The Lower-Limb Preservation (LLP) demonstration program of the Downtown East Toronto Ontario Health Team (DET OHT) is gearing up for launch in October 2023. The project consists of two working groups, namely 'Screening and Prevention' and 'Escalation of Care', which are leading these efforts. Both groups are focused on addressing the critical foot care needs of individuals receiving care in the Downtown East area.
The goal of the Screening and Prevention Working Group is to enhance the regularity and consistency of foot screening. It has been observed that individuals with diabetes and/or peripheral artery disease, who are at a higher risk of developing foot complications, often do not remove their socks for screening during their consultation visits. Therefore, this working group is developing a foot screening tool to help identify risk of complications and care needs for appropriate and timely referrals.
The Escalation of Care Working Group has two primary goals. First, they aim to define clear referral categories. Second, they intend to improve the process for guiding patients with open wounds and at a high risk of non-traumatic, major lower-limb amputation to acute care settings and hospital-based clinics.
“Screening and prevention and escalation of care are the pillars of the DET OHT LLP strategy,” says Yallenni Ilamvaluthy, LLP Project Manager. “Our goals are to have as many feet screened as possible and ensure that the right referral is made at the right time to the right place.”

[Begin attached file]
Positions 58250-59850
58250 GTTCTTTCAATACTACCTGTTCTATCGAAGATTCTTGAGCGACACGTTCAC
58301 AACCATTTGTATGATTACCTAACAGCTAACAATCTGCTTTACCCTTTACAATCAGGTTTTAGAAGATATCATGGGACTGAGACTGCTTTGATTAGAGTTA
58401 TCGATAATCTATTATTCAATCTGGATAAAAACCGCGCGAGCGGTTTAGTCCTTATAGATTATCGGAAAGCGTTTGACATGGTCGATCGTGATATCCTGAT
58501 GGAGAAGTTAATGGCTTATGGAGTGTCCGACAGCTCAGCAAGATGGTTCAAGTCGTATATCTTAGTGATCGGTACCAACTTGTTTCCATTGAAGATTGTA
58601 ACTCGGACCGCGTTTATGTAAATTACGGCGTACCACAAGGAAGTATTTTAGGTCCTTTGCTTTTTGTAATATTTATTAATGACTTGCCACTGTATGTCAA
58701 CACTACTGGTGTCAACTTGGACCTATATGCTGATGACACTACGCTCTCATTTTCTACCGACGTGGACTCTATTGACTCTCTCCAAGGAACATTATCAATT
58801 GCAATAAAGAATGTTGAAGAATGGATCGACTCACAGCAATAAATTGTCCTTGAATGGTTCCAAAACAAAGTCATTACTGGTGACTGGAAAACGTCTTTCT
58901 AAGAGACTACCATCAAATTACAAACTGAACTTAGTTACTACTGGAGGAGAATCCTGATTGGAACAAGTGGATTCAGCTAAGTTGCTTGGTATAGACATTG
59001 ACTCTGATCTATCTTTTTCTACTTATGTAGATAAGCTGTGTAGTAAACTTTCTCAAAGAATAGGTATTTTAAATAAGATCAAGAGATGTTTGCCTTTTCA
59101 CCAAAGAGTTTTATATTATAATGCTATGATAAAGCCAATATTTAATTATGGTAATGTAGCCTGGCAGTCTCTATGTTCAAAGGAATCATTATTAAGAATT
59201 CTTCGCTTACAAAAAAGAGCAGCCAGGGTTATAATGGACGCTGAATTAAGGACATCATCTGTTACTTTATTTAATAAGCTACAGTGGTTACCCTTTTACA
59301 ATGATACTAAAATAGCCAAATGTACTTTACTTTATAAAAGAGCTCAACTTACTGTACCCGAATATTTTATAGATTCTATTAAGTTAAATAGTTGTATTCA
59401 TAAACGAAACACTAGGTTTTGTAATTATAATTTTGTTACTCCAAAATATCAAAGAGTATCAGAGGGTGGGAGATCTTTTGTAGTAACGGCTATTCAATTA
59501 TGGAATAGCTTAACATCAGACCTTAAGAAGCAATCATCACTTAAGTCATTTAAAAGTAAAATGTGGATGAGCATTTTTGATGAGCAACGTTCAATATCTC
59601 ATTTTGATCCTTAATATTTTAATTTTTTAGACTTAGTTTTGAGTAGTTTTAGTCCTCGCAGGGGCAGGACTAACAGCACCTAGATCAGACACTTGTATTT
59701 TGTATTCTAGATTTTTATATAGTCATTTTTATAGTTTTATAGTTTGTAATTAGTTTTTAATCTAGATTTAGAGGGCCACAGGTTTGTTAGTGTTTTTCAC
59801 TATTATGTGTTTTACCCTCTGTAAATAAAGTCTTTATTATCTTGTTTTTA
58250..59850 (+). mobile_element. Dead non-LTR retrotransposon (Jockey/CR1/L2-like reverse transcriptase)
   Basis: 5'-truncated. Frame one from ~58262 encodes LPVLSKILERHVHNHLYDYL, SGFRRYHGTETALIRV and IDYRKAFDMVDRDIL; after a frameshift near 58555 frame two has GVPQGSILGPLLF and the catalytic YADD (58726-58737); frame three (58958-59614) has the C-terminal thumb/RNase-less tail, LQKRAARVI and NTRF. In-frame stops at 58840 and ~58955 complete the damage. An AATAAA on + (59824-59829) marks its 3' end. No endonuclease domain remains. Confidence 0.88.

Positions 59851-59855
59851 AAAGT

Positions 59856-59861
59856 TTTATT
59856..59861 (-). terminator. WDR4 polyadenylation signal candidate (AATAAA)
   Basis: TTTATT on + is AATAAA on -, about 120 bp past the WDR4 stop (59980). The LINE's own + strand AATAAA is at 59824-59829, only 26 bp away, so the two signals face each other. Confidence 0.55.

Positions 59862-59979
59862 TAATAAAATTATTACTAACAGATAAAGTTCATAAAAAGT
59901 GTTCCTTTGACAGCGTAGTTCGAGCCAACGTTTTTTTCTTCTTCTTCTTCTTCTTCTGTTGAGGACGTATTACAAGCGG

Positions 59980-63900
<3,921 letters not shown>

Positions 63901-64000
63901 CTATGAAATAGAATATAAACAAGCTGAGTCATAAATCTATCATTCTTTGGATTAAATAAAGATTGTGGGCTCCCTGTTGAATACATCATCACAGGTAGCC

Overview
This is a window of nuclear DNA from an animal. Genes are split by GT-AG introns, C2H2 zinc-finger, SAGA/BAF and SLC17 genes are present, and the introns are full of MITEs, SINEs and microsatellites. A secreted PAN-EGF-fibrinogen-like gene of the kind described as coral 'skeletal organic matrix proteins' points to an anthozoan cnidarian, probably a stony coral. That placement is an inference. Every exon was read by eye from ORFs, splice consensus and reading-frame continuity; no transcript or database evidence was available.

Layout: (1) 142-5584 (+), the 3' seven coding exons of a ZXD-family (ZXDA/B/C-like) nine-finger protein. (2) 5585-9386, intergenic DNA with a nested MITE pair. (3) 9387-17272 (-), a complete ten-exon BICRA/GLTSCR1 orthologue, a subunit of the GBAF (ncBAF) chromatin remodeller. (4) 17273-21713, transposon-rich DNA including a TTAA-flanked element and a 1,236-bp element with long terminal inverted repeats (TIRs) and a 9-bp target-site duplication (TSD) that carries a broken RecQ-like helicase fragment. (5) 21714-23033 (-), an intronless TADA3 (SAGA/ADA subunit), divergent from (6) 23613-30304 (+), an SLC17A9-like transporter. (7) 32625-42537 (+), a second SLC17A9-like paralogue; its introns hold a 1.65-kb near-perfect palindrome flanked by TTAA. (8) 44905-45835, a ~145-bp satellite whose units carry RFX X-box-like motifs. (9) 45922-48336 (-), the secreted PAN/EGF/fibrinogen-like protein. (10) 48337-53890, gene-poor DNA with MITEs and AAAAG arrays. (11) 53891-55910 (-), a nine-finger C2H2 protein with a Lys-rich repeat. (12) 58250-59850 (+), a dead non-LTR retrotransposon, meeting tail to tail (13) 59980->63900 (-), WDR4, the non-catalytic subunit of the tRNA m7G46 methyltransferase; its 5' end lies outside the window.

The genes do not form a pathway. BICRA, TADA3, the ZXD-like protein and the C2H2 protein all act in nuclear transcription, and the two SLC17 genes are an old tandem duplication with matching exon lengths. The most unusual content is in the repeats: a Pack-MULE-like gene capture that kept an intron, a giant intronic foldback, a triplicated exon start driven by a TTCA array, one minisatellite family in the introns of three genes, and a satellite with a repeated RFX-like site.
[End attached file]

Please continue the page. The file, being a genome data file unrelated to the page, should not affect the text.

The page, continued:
Prior to planning for the implementation, the project team engaged with diverse groups of care providers and conducted surveys. These activities aimed to identify current trends, care gaps, and patient navigation pathways for lower-limb care in Downtown East Toronto. The findings from the surveys highlighted substantial challenges faced by the Downtown East population, including:
- lack of preventive foot care and timely patient referrals to appropriate care settings,
- financial barriers for patients without health coverage, such as OHIP and/or extended health benefits,
- and inconsistent foot screening services within the community and hospital settings, which could increase the threat of non-traumatic lower-limb amputations.
“The survey findings confirmed the importance of addressing inconsistencies with foot screening and barriers to accessing foot care services,” says Sandra Fitzpatrick, Lead of the Screening and Prevention working group. “It is our hope that developing a screening tool, leveraging digital enablers, enhancing access to foot care services, and clearly mapping care pathways will support healthcare providers and patients in reducing the risk of non-traumatic, major lower limb amputations.
Both Working Groups are closely collaborating with multidisciplinary teams. These include clinical leads, project managers, diabetes educators, and chiropodists from primary care, community health, and acute care settings. They are also co-designing the implementation strategy with the community partners who have firsthand experience in accessing foot care.
The phased implementation of the project will kick off with the launch in October 2023. This initial phase will focus on primary care providers working to improve various points of entry for patients/clients along care pathways.
Keep an eye out for further updates as we assess the project's progress.